90 Years Of Resistance

“The People’s Army 1912-2002 – 90 years of resistance.” The top two panels show the “newly-formed Shankill Volunteers” “train[ing] at Fernhill estate, Glencairn” and then in 1916 the “9th RIR (West Belfast UVF) go over the top at the Somme.” Below, “volunteers defend the Shankill community from republican attack” in the 1969 riots in Bombay Street and environs, leading to the “crossroads” of 2002, with David Ervine holding a copy of the “Good Friday Agreement” on the road to “peace”. Previously seen in 2005. Canmore Street, Belfast.

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Copyright © 2008 Peter Moloney


UVF Roadblock At Donaghadee

“A UVF roadblock at Donaghadee, April 24/25th 1914, during gunrunning.” “Preparing to bear arms 1914; prepared to bear arms 2004.” The main landing was at Larne, but two small boats transported arms from the Clyde Valley in Larne to Donaghadee. Spier’s Place, Belfast.


Copyright © 2008 Peter Moloney

Mid Ulster Brigade Ulster Volunteer Force

This Portadown mural combines the Ulster Volunteers of 1912 with the contemporary UVF. The panels show “UVF gun-smuggler 1913”, “Firearms training 1913”, and “Sir Edward Carson about to address troops at Portadown railway station” while the roll of honour lists modern-day volutneers Joey Neill, Horace [Harris] Boyle, Wesley Summerville [Somerville], Derek McFarlane, Jackie Marshall, Wilson “Winky” [also “Winkie”] Fry, Robin Jackson, Richard Jameson, Mark “Sqid” Elliott. This is progress compared to the previous mural, shown below, which had hooded gunmen active in the centre of the mural, with the crest of the 36th (Ulster) Division on the side-wall.

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Copyright © 2008 Peter Moloney

1912-2002 Ulster Volunteer Force

“1912-2002 Ulster Volunteer Force – 90 years” linking the Ulster Volunteers of 1912 and WWI with the Carrickfergus company of the contemporary UVF’s 1st East Antrim Battalion. The Larches and Blackthorn Park in Carrickfergus.

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Copyright © 2008 Peter Moloney

Ulster Volunteers

From left to right: a Union Flag, the emblem of the USSF [Ulster Special Service Force, elite units within the Ulster Volunteers], Carson and the Covenant, the gunrunning ship Clyde Valley, a red hand in a garland, crossed “1914” rifles, the memorial to the gunrunning near Chaine Memorial, soldiers going over the top, Ulster Tower, and a cross marking a grave.

Drumahoe Gardens, Larne.

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Copyright © 2008 Peter Moloney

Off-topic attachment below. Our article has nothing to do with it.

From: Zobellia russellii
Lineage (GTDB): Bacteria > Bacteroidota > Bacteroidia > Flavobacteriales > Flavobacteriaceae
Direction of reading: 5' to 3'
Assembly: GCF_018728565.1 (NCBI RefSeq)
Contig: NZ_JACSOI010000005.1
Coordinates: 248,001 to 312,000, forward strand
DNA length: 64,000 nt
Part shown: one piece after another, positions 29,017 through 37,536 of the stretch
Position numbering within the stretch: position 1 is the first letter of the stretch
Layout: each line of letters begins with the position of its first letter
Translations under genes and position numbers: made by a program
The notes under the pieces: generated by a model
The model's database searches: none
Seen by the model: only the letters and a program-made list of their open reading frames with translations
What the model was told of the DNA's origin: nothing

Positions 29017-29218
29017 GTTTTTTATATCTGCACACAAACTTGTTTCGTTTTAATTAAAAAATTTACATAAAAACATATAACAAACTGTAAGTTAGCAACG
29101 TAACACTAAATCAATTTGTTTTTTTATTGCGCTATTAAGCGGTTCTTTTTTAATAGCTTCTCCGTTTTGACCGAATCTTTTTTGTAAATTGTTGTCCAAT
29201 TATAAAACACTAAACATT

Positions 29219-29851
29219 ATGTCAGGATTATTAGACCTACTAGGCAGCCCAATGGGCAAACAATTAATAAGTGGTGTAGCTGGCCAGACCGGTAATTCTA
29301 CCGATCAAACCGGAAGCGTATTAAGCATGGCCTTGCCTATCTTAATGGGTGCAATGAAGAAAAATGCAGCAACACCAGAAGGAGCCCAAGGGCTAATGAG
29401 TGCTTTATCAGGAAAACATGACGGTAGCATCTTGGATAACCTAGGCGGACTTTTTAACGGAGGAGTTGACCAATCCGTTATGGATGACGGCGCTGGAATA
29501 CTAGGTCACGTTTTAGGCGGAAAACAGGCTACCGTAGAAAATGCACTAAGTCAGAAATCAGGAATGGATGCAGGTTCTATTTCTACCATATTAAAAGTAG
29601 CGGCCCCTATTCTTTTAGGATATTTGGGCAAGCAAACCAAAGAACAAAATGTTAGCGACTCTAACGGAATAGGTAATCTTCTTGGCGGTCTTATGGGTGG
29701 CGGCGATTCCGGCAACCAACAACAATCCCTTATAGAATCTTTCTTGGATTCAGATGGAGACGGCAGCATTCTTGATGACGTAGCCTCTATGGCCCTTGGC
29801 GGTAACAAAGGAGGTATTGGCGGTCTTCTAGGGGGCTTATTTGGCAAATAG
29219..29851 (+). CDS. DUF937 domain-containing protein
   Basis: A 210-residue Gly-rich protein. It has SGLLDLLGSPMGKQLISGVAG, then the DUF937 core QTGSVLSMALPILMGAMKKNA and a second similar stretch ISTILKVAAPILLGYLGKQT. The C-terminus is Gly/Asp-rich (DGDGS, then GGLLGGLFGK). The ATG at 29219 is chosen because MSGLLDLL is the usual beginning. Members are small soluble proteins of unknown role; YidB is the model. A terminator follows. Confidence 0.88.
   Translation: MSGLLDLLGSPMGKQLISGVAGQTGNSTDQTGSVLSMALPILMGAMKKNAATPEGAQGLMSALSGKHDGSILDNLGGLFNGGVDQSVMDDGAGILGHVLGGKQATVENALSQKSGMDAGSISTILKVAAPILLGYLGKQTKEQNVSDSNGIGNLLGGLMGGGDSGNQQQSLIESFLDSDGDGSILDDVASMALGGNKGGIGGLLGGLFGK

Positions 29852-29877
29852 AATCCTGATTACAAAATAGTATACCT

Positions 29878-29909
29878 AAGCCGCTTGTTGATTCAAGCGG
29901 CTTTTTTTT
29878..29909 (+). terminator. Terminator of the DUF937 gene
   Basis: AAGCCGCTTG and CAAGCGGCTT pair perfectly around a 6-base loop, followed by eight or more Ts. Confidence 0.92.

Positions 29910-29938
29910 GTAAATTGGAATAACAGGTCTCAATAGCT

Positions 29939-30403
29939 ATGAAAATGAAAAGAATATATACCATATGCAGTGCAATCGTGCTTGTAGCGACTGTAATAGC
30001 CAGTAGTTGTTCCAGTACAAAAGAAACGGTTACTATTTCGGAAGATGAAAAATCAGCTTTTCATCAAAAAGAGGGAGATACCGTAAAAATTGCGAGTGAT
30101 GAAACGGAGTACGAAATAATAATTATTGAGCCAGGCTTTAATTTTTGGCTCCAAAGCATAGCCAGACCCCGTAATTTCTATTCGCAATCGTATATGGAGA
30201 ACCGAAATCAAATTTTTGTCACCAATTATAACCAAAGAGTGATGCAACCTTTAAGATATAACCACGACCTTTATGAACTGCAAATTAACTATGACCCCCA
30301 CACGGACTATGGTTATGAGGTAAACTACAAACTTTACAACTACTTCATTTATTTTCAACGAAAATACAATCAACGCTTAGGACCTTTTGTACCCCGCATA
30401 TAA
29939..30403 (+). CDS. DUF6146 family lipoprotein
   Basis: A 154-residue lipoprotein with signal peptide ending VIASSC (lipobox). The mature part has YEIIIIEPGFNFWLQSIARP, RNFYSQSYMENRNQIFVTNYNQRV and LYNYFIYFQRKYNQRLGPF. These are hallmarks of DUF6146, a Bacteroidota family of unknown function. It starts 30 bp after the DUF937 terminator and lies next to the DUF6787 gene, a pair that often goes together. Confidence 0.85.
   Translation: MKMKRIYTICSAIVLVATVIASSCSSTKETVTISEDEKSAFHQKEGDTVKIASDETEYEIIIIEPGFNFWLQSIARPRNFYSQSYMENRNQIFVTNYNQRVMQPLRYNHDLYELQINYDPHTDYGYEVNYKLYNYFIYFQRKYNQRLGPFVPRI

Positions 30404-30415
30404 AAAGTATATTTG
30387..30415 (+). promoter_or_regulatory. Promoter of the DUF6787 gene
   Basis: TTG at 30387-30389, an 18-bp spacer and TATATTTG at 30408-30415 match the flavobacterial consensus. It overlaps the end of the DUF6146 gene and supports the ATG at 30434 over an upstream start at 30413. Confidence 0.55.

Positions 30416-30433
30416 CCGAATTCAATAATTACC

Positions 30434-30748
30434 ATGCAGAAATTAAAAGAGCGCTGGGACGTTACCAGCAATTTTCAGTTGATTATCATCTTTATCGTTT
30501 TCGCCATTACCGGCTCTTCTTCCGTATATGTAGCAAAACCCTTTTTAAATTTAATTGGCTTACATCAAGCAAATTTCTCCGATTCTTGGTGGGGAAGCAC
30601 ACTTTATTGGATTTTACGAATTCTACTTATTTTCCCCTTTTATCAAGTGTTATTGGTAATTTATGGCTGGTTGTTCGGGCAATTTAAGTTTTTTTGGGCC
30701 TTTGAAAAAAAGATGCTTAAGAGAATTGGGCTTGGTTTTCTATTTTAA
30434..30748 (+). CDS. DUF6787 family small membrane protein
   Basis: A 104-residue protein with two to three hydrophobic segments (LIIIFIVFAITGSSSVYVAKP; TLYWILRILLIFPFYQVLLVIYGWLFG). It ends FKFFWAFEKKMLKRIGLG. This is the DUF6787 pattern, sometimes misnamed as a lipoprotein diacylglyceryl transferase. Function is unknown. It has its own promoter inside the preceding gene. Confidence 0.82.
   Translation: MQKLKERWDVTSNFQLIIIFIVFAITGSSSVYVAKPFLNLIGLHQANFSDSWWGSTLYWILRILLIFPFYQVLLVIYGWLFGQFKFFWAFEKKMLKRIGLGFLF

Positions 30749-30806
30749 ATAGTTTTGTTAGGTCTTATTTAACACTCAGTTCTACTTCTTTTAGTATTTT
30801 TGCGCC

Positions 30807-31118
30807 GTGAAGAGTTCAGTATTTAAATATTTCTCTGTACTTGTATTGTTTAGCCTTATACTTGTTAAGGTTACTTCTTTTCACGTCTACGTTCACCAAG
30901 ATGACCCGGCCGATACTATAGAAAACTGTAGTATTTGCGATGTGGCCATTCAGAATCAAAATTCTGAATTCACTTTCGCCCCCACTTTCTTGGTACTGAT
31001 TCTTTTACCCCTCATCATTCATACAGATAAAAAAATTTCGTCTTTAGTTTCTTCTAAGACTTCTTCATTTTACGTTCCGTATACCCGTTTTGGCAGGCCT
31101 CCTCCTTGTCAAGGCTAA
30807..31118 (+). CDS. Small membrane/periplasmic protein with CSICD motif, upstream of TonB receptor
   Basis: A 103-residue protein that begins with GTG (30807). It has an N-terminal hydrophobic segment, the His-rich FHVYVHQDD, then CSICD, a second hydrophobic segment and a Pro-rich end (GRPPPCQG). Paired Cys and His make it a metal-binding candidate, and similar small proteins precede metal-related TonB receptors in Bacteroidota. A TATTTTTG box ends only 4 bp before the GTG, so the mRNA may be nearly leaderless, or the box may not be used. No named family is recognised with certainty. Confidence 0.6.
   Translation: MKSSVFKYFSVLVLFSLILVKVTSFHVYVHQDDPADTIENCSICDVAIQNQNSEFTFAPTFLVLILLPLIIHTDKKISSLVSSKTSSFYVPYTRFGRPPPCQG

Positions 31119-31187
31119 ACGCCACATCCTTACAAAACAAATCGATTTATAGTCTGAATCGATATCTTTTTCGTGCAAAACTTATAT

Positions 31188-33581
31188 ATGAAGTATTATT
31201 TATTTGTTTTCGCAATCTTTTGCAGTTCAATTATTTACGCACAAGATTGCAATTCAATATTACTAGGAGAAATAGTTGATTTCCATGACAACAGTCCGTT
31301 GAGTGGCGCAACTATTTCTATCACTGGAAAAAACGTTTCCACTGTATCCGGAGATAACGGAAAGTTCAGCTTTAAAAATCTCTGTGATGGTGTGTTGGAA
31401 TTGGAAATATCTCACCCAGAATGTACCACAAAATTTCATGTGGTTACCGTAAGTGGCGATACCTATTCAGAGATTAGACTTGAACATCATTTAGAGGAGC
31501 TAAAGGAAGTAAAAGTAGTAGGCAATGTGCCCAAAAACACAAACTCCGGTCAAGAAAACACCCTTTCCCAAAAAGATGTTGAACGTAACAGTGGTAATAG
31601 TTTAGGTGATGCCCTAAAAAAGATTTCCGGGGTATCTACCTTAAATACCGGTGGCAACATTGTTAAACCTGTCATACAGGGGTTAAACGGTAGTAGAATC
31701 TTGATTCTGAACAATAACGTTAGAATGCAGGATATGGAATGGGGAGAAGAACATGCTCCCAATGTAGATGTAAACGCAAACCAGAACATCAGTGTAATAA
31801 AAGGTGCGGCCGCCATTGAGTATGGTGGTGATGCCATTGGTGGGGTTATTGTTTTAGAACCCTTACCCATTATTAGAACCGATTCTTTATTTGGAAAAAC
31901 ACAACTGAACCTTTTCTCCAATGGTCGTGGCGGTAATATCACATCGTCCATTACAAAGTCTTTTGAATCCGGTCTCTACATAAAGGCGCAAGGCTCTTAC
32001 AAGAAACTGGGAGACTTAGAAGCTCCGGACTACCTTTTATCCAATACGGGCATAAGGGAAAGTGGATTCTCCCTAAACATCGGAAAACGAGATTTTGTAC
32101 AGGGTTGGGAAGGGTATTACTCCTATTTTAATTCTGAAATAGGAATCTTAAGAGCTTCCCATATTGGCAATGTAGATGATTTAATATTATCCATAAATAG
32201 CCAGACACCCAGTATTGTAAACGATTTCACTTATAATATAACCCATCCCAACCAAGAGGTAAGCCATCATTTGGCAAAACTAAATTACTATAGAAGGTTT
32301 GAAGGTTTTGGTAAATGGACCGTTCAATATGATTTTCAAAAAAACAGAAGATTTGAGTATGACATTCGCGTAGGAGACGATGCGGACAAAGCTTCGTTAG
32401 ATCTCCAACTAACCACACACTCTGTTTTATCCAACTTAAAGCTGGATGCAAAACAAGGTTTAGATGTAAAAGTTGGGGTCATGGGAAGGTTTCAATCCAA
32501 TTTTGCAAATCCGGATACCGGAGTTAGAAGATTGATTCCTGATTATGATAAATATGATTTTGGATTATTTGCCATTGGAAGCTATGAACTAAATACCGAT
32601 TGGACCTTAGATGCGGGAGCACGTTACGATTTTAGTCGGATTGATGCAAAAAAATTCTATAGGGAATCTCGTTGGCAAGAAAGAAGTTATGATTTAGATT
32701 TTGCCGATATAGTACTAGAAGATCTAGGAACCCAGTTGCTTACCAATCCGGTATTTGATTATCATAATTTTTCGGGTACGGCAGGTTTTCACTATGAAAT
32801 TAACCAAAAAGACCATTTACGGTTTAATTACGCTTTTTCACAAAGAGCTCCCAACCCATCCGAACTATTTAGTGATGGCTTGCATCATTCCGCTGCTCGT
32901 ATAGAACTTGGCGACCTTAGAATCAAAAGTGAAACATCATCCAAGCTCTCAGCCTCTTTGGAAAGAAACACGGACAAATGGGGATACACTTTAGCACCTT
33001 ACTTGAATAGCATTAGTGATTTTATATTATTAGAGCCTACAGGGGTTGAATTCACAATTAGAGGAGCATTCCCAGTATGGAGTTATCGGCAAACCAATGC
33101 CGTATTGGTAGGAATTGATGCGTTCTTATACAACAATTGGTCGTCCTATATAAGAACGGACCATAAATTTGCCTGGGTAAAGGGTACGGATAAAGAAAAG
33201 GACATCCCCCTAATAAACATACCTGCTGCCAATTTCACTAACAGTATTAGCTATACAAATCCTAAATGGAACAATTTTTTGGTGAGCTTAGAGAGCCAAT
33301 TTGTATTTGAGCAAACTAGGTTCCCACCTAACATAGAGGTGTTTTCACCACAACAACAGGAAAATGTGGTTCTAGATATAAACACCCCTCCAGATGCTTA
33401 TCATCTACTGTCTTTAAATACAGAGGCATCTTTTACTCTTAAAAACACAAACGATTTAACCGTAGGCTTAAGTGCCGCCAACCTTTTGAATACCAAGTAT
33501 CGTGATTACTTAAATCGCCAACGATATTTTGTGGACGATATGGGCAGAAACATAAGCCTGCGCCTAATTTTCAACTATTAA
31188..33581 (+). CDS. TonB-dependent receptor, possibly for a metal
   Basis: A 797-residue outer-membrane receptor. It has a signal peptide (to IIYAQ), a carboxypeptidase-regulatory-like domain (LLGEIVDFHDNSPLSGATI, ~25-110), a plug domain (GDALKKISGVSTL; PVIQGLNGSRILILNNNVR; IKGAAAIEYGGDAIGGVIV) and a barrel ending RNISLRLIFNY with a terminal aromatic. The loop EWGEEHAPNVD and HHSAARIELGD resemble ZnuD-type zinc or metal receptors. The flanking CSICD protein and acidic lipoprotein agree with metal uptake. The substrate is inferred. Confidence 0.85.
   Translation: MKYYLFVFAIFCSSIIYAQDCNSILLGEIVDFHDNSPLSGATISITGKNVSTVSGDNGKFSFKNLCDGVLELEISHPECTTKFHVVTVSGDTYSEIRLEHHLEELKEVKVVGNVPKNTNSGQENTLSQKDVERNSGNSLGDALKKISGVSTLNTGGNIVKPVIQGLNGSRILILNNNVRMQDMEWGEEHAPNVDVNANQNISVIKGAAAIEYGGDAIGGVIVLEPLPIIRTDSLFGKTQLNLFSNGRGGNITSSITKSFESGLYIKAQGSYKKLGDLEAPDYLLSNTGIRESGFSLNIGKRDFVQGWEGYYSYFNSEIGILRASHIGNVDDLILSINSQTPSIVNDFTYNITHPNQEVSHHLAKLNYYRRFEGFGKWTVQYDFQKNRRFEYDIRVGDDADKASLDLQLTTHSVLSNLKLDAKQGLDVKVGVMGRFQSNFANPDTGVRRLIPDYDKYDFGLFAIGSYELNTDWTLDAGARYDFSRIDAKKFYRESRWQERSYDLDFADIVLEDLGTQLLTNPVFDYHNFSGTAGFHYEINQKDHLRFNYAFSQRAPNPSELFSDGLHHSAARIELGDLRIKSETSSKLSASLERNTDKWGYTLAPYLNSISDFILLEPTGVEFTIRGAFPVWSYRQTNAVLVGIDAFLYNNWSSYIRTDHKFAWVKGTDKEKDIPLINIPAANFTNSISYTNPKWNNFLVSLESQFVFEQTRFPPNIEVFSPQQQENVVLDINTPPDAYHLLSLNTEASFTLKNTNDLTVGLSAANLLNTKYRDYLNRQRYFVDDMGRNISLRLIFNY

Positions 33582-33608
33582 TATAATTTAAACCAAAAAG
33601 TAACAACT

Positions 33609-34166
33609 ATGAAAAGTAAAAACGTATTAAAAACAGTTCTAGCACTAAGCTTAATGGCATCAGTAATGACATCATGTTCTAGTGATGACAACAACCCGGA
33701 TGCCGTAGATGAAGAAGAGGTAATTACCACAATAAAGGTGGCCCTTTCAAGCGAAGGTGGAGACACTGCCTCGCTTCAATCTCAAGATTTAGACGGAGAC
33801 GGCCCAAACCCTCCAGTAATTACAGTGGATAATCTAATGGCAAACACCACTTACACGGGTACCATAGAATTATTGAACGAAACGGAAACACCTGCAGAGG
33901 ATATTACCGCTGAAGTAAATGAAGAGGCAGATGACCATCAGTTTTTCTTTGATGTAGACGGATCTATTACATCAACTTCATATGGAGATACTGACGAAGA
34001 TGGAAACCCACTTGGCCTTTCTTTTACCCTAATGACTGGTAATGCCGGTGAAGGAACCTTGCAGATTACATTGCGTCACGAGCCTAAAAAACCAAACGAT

A Few Of The Many

“Lest we forget. This memorial is dedicated to the men of the Willowfield Battalion, East Belfast regiment, Ulster Volunteer Force, who made the supreme sacrifice in the Great War 1914-1918. It stands on the site of the old Willowfield unionist hall, opened by Sir Edward Carson on May 16th 1913, as a drill hall and rifle range for Willowfield UVF. It was from this hall volunteers marched to Balmoral, from there to the green fields of France, some never to return. Sleep on, dear sons of Ulster, ’til the trumpet sounds again.”

“In memory of our fallen comrades Ulster Volunteer Force East Belfast.”

“In solemn remembrance we salute the brave men of Ulster. Without favour or reward they fought militant republicanism on its own terms. Their courage, dedication and sacrifice we will remember for evermore. Joe Long, Robert (Squeak) Seymour, Charlie Logan, Trevor King, Billy Miller, Tommy McDowell, Joe Shaw, Colin Caldwell, Harris Boyle, Wesley Somerville, Geoffrey Freeman, David Swanson, Sinclair Jonhston, Robin Jackson. This is a few of the many. For God and Ulster.”

This is an improved image over 2006’s A Few Of The Many. Cherryville Street, Belfast.


Copyright © 2008 Peter Moloney

Rex Bar

This is the scene in the outdoor seating to the Rex Bar on the Shankill Road. The arch is dedicated to the 36th (Ulster) Division at the Battle Of The Somme. On the side of the betting office, Carson signs the Ulster Covenant (Mo2454), Carson reviews the Ulster Volunteers (Mo2453), and a farmer’s wife protects the farm, both during WWI and from “sectarian attack from across the border” (M02452). The Union Flag to the left is in progress. Shankill Road at (formerly) Moscow Street.


Copyright © 2008 Peter Moloney